Monday, September 4, 2006

Malcolm’s quiet day:

Malcolm has been left to his own devices today, which means he mused a little, read a bit, drank a couple of gallons of tea, and blogged. He sparked up his trusty 160GB LaCie drive to have his full iTunes library, and activated shuffle mode. So far, so good.

Eventually, one ear picked up a song from way back: the Chad Mitchell Trio bashing out ‘John Birch Society’ (don’t knock it: it got to #99 in May 1962):
Oh, we're meetin' at the courthouse at eight o'clock tonight:
You just walk in the door and take the first turn to the right.
Be careful when you get there, we hate to be bereft,
But we're taking down the names of everybody turning left.

Oh, we're the John Birch Society, the John Birch Society,
Here to save our country from a communistic plot.
Join the John Birch Society, help us fill the ranks:
To get this movement started we need lots of tools and cranks.
Which went right over the heads of the younger set.

The John Birch Society is named for a military man, who died in China in 1945, “the first victim of the Cold War”. It represents one of the early flushes in the continuing conspiracy-theory epidemic. Its peak was in the 1960s, opposing the Civil Rights movement and any other communistic tendency it could spot. It made a lot more noise than sense. Malcolm admits he was surprised to find it still in business, when he rushed off to wikipedia for an up-date. Its current programme is to oppose NAFTA and any other free-trade arrangement as being against American interests. A long-term aim has been US withdrawal from the United Nations. The JBS (as they are known among close acquaintance):
  • regarded Eisenhower as a Commie stooge under the control of his brother Milton.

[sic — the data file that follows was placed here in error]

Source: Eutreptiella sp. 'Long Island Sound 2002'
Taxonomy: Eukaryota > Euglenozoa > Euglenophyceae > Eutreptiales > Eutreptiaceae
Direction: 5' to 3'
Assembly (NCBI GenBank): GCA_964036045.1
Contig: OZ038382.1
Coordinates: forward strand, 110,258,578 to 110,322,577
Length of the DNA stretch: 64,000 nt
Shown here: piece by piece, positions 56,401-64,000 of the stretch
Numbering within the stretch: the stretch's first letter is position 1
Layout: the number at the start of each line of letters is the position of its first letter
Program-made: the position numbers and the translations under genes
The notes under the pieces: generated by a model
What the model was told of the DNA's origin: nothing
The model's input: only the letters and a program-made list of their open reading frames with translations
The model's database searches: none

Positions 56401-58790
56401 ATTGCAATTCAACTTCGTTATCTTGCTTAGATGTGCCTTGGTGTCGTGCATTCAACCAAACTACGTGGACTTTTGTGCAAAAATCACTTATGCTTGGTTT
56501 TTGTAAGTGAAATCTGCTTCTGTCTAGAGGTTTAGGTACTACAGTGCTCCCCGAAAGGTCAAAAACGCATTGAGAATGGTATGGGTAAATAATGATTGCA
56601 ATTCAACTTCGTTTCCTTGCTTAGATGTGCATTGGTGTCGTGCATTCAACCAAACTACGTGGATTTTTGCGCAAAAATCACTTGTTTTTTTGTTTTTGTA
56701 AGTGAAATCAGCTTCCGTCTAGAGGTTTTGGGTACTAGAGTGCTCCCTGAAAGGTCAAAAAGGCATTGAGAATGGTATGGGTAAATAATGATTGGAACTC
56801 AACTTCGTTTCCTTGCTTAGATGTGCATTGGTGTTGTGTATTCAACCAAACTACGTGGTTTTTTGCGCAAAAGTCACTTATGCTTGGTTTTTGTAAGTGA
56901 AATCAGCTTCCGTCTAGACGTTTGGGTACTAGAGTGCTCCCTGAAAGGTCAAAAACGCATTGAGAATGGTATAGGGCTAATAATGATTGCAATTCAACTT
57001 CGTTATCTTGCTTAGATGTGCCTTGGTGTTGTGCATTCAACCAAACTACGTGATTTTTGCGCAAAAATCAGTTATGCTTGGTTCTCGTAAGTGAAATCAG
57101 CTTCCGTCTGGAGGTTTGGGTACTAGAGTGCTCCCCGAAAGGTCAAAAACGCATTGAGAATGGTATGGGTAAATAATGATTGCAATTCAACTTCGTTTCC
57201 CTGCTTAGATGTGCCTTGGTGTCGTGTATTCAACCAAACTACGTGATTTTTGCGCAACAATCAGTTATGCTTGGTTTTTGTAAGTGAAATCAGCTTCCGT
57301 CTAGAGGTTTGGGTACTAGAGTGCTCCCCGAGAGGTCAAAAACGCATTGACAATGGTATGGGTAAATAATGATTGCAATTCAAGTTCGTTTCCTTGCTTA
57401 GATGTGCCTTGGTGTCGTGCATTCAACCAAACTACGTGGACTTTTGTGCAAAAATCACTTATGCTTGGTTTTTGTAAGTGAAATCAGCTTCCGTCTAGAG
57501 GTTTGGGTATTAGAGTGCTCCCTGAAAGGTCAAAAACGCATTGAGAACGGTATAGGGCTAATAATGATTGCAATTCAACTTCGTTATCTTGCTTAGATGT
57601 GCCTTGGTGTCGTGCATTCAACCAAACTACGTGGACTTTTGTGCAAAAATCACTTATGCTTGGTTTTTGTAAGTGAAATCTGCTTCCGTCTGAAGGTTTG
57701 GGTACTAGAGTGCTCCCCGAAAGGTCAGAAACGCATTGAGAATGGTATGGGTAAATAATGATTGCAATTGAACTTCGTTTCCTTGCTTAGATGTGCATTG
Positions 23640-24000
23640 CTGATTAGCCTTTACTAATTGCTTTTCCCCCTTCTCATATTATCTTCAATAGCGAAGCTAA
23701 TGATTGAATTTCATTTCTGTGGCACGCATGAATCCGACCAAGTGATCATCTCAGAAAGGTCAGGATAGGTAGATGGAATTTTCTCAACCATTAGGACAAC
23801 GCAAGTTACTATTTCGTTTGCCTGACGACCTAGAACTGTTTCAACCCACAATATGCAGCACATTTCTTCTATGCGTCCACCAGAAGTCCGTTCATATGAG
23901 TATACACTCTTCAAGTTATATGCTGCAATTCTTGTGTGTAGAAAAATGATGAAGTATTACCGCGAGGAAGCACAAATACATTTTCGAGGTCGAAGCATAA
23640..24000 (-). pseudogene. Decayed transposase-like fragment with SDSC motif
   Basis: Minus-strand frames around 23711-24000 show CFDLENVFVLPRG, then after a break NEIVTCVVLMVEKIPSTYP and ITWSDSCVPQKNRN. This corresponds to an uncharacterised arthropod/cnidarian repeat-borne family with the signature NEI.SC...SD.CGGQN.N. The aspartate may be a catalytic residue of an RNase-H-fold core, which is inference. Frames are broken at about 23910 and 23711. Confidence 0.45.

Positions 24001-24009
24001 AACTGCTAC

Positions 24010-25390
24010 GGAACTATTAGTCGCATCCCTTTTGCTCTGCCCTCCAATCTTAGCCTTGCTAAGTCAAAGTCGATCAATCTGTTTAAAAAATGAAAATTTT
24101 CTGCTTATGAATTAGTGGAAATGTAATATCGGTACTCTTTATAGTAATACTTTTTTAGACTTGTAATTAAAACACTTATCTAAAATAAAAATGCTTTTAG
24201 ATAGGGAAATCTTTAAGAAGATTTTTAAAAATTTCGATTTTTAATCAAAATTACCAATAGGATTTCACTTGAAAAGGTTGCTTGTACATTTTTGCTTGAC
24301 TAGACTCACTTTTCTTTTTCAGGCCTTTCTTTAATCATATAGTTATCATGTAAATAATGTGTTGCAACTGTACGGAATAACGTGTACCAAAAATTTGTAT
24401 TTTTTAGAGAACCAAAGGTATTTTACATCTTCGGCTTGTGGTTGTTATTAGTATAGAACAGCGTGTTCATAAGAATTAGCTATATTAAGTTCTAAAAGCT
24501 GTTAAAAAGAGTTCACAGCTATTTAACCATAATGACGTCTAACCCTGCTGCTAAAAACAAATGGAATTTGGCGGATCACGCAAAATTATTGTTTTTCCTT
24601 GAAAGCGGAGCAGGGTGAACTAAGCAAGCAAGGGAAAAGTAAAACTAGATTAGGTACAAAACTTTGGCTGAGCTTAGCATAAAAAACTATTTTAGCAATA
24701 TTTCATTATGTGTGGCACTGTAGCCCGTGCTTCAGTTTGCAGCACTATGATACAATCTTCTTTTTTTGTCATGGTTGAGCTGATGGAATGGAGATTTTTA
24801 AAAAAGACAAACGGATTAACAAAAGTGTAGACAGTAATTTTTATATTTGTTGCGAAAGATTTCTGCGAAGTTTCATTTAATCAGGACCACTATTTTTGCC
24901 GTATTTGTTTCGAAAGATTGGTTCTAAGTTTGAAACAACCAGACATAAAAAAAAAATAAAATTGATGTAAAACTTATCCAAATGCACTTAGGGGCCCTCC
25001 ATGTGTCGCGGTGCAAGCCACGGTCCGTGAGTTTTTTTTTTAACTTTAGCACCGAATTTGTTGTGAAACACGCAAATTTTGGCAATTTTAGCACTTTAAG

• supported Goldwater over Nixon in 1960 and 1964.
  • in the 1968 Election the JBS supported George Wallace over Nixon. After Nixon’s election, Robert Welch, the founder of the JBS , wrote to Wallace: ‘It is the ambition and the intention of Richard Nixon, during the next eight years, to make himself the dictator of the world’.
  • ran a candidate (John Schmitz) against Nixon in 1972—he got 1M votes.
  • found Reagan a disappointment, though Reagan’s election, bringing ‘mainstream conservatives’ into Government, was a major reason for the decline of the JBS (another was the in-fighting after Robert Welch’s death).
  • worked for the impeachment of Clinton.
The JBS enjoyed considerable financial support from oil magnates like Howards Hunt and Pew. This was, in part, the corporations exploiting the Taft-Hartley Act to distribute anti-union/anti-communist propaganda: by 1963 this was running at $25M a year, some of which went to the JBS.

Malcolm admits, wearily, that he simply cannot be arsed to work out what the JBS believes is the Great Conspiracy: the Illuminati, the London School of Economics, the Reds, Freemasons, weather control, the New World Order are all in there. It seems that the whole thing is done through the Bilderberg conferences.

And that is why the Chad Mitchell Trio brought it all back:
Oh, we're the John Birch Society, the John Birch Society
Fighting for the right to fight the right fight for the Right.
And, yes, if you think you recognise that voice on the Trio's later recordings, it really is Jimmy Thudpucker. Sorry that should read John Denver. Easy mistake to make. Not for nothing was Christopher Guest's A Mighty Wind thus named.

Raising his tea-mug, Malcolm toasted, ‘So, here’s to you, Arnie Saland, from NYC. You explained it all to us in the side bar of O’Neill’s back in ’64.’ Sphere: Related Content


Anonymous said...

First, the Kingston Trio album title may have informed Lord Guest's film about the folk revival. Also, has anyone heard from Arnold Saland since the last century?, (New Yorker exiled on the mainland.)

Dewi Harries said...

What a nice bloke....

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